- by Teri Karush Rogers | 11/08/10 - 6:10 AM
At the New York Real Estate Expo on Friday, NY Magazine real estate columnist Jhoanna Robledo asked a panel of real estate types including StreetEasy.com research director Sofia Song, Upper West Side broker Klara Madlin (who flinched as she recalled trying to sell real estate in 1981 when interest rates were 20%), and yours truly whether it is really possible to time the market.
The general consensus: You only know you’ve hit the peak or the bottom when you can see it in your rear view mirror.
But if you can’t time the market, can you time the building? Read on for a few mostly counterintuitive ways we can think of to spot opportunity where other buyers see none--or nothing but trouble.
- by anonymous renter as told to Teri Rogers | 11/08/10 - 5:54 AM
I was the victim of a Craigslist sublet scam last week. I’m still in shock, because I consider myself very knowledgeable about New York real estate and the kinds of scams that can happen, but I was taken.
I saw the ad on Craigslist (pictured). It was for a $1,200 a month walk-up studio at 40 Horatio Street, #14, in the West Village. The ad had a cell phone number rather than an email address, so I texted and arranged with a woman who said her name was Delores Dunk to see the place on Sunday morning, Halloween.
- Name that building
Taking a cue from Madison Avenue and condo developers, some existing co-ops and condos formerly known as mere street addresses are in the market for upscale names like Hardenbrook House and The Sterling, according to the November issue of Habitat Magazine. Slightly less contentious than remodeling the lobby and cheaper than a roof deck, the right name may not only improve marketability, it can also “give even a tenement an individual personality and make its dwellers feel less like cogs in numbered boxes,” says the article (not yet online). More >>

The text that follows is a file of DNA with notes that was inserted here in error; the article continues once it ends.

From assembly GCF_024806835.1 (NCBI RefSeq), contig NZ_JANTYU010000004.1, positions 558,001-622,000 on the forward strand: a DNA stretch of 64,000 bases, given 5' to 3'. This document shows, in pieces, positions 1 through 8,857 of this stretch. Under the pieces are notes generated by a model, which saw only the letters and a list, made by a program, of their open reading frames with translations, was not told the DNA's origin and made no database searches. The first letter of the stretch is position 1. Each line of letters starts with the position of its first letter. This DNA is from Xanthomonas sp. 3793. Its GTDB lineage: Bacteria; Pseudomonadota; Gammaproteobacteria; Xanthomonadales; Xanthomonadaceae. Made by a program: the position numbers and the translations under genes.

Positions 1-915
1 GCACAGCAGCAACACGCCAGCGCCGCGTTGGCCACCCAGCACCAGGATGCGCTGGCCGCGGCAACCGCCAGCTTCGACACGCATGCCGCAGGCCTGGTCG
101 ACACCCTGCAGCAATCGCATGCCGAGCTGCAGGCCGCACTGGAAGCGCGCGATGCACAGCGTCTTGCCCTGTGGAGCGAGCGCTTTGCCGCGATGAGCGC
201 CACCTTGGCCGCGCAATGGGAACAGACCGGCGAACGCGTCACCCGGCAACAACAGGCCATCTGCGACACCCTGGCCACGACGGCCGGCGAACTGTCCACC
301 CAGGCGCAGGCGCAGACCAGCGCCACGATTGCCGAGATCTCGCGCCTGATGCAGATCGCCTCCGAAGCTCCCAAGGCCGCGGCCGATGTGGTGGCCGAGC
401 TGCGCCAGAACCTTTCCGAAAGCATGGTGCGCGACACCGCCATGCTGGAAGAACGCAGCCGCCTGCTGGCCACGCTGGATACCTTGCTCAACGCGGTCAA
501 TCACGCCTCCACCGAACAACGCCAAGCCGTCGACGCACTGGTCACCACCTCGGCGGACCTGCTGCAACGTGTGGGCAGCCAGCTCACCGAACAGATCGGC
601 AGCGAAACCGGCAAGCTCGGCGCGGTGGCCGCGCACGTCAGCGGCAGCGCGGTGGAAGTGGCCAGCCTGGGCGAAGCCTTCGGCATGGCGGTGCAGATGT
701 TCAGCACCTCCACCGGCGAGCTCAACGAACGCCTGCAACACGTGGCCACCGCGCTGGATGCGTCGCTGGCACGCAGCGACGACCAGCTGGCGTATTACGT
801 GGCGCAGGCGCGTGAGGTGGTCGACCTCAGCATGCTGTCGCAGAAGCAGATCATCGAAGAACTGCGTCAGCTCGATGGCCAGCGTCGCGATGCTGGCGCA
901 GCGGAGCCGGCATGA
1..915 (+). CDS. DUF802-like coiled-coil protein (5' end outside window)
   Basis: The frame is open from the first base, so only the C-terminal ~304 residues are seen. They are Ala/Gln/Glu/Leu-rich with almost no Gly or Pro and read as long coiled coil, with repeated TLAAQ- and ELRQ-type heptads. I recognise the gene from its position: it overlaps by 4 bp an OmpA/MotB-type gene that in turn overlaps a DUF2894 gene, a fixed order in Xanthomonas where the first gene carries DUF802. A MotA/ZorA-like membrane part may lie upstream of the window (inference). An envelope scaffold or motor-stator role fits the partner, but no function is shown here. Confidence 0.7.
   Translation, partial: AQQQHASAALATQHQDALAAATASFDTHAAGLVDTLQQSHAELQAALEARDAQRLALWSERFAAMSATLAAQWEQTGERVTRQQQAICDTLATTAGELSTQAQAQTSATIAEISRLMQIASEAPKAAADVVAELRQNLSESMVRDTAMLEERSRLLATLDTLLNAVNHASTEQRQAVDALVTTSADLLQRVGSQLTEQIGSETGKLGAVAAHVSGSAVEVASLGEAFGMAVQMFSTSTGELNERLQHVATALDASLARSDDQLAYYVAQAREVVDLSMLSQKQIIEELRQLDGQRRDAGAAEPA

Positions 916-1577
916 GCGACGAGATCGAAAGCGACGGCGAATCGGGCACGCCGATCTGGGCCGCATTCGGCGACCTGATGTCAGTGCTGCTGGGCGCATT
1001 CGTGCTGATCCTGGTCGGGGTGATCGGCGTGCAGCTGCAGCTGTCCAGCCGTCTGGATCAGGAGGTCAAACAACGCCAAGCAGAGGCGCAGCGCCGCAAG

- by A. Ready | 11/05/10 - 2:30 PM
The plight of a man laid off for having bed bugs has prompted Bedbugger.com to examine the question of whether you should let your co-workers know that you have bedbugs at home. If you're employed in an "at-will" state like New York, this is apparently perfectly legal. As far as we know, it's also okay for potential landlords to discriminate against bed bug survivors. But your doctor? A commenter on BedBugger tells what happened--twice--when doctors found out he had bed bugs.
- Concession Alert!
BrickUnderground has learned that 184 Kent--the new and nearly leased-up conversion of a former warehouse on the Williamsburg waterfront (sexy website here; listings here on Rose Associates' website)--is throwing in one month free and paying the broker's fee as well. The luxury building's amenities include a large gym, roof deck, bike storage, landscaped interior courtyard, common areas with wifi and valet parking. A quick search on StreetEasy reveals that Post Towers and 30 Lincoln Plaza are also giving rental incentives. More details here>>
- Secondhand smoke gag order